But all was not well, for Gnarrk’s early, brief notoriety as the “ape boy” star witness at Councilman Buckminster’s trial had at last come to the attention of his employer…

(Apparently, even Mr. Jupiter’s influence has some limits.)

Haney offers a rather deft commentary on workplace discrimination here, with Gnarrk’s “background” as a prehistoric caveman standing in for any number of real-world situations.  Not the kind of thing one would necessarily expect from the author of “Alias the Bat-Hulk” — but there you go.

Gnarrk, who was already suppressing his “savage” side to the extent that he wouldn’t even use his full strength in a friendly arm-wrestling match with Wonder Girl, was thrown into a deep funk by the termination of his employment.  Hoping that a change of scenery might lift his spirits, Mr. Jupiter took him and the Titans on a field trip to the Southwest, where — after a convoluted sequence of improbable events — they found themselves being held captive by a lost tribe of native Americans, who were determined to keep their existence a secret from the outside world.  Even facing execution, Gnarrk refused to take action — until he saw Lililith threatened, at which point his inner caveman came to the fore.  Gnarrk quickly overcame their captors, but having lost all control (and, seemingly, even the level of cognitive ability he’d demonstrated when the Titans first encountered him), began to threaten Lilith, herself.  Luckily, the sound of his beloved’s voice restored him to his senses in the very nick of time:

At the story’s conclusion, our heroes, having reconciled with their former foes, resolved to keep the tribe’s existence a secret; and Lilith expressed gratitude to them for “Gnarrk’s cure of his complexes!  He knows now a real man has both brain and brawn!”  So, happy endings all around (save for Gnarrk’s presumably still being out of a job, that is).

That was Gnarrk’s last rodeo, so far as the original run of Teen Titans was concerned.  The series’ final issue was #43, cover-dated Jan.-Feb., 1973; final, that is, until its revival in 1976.  In their new adventures, mostly written by Bob Rozakis, readers found that the team had moved on from their association with Mr. Jupiter; also, that a number of members had decamped for parts west.  Indeed, there was ultimately even a Titans West team, a second unit parallel to the original outfit back east, whose members included the Hawk and the Dove, Beast Boy, Golden Eagle, the original Bat-Girl, Lilith — and Gnarrk.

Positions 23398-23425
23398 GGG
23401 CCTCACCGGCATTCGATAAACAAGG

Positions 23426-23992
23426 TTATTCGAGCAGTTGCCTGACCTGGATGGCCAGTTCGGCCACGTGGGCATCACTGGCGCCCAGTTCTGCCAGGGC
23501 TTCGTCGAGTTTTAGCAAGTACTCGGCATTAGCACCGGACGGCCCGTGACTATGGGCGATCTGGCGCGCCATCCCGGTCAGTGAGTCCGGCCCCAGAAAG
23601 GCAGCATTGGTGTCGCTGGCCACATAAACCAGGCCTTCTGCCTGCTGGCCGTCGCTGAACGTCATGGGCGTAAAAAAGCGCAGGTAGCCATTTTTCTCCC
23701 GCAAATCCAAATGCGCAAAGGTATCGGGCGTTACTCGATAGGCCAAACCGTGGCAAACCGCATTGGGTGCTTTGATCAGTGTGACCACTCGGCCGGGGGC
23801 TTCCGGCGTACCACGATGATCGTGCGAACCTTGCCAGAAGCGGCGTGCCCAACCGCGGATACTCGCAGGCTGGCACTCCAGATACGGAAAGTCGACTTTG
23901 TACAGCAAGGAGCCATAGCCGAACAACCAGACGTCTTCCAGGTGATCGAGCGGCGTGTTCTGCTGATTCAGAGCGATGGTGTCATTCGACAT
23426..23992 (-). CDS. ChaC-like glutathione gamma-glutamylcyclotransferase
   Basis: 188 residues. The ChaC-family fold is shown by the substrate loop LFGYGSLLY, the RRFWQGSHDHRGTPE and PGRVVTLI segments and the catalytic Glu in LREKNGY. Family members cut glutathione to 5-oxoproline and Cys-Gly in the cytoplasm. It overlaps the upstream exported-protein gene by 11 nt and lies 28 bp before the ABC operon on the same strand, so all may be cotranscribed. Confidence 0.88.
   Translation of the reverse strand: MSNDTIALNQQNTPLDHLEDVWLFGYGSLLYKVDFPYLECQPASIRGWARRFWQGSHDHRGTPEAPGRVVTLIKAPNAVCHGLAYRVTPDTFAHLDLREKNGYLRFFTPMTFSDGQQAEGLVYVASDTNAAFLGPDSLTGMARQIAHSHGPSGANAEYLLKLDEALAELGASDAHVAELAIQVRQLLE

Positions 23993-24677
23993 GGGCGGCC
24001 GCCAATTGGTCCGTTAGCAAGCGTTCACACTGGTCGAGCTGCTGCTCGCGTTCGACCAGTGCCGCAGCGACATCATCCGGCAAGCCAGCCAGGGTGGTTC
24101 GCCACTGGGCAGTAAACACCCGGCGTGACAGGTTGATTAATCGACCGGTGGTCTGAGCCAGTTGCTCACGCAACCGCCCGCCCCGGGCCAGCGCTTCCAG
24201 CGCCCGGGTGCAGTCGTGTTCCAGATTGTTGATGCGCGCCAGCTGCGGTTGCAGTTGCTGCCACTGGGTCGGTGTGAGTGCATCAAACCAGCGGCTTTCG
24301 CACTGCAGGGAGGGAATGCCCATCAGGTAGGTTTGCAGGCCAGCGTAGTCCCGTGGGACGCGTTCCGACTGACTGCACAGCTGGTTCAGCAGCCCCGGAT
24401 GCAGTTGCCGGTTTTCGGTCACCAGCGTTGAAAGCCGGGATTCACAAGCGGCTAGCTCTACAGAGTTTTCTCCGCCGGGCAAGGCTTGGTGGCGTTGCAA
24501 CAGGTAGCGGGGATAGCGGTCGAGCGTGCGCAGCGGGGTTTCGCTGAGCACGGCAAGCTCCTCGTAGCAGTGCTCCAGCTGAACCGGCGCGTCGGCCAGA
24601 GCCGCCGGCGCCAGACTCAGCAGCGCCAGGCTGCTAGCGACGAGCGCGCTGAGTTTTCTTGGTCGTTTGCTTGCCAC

Although, as his appearance in TT #51 demonstrated, Gnarrk wasn’t initially at all happy about getting formally involved with the Titans again, in any iteration; nor was he pleased with Lilith (to whom he was now engaged) being part of the team, either:

From Teen Titans #51 (Nov., 1977). Text by Bob Rosakis; art by Don Heck and Frank Chiaramonte.

As scripted by Rosakis, Gnarrk seemed to have regressed since the last time readers had seen him — or perhaps mutated would be a better word.  He’d started speaking in a manner reminiscent of Marvel Comics’ Ben Grimm (where did that come from?), and his aggressively sexist posture towards Lilith was worthy of, well, a stereotypical caveman.

Gnarrk would eventually come around, at least to the extent of participating in the first joint adventure of the two Titans teams.  But that adventure, which wrapped up in issue #52, was pretty much it for both Titans West and for Gnarrk, himself; Teen Titans was cancelled again with #53, and this iteration of our favorite former cave dweller wouldn’t be seen again.

Of course, that was hardly the end for the Titans; as virtually everyone reading this surely knows, the third time proved to be the charm for the team.  Launched in 1980, The New Teen Titans, scripted by Marv Wolfman and drawn by George Pérez, quickly became the most successful version of the feature to date, as well as one of DC’s biggest hits of the entire decade.  And while this new series focused on a core group of Titans old and new, it also embraced the team’s history — making it inevitable, perhaps, that it would sooner or later get around to Gnarrk, at least after a fashion.

Tales of the Teen Titans #50 (Feb., 1985) was a special issue commemorating the wedding of Donna Troy (Wonder Girl).  As one would expect, virtually everyone who’d been a Titan was included on the guest list, and almost all of them showed.  But there was one who couldn’t, even if he’d wanted to — because he apparently wasn’t around any more:

If you’re wondering, those are indeed our old friends Lilith and Mal who’re speaking in the Wolfman-Pérez panel shown above.  (Also in view are Donna, her groom Terry Long, and Mal’s wife Karen, aka Bumblebee —  another former Titan, who’d made her debut in issue #45, during the series’ late;’70s revival).  We never learn exactly what happened to poor Gnarrk, either in this or in any later story; nevertheless, it’s probably safe to assume that we’re meant to think he’s dead.  (Although the idea your humble blogger floated earlier in this post — about him having to return to the Stone Age to fulfill his role in history — could work just as well, if you ask me.)  For the record, I did read this particular story, 35 years ago, though I’d forgotten all about its mention of Gnarrk until I began doing research for this post.  (In my defense, Wolfman and Pérez really packed a lot into this one.)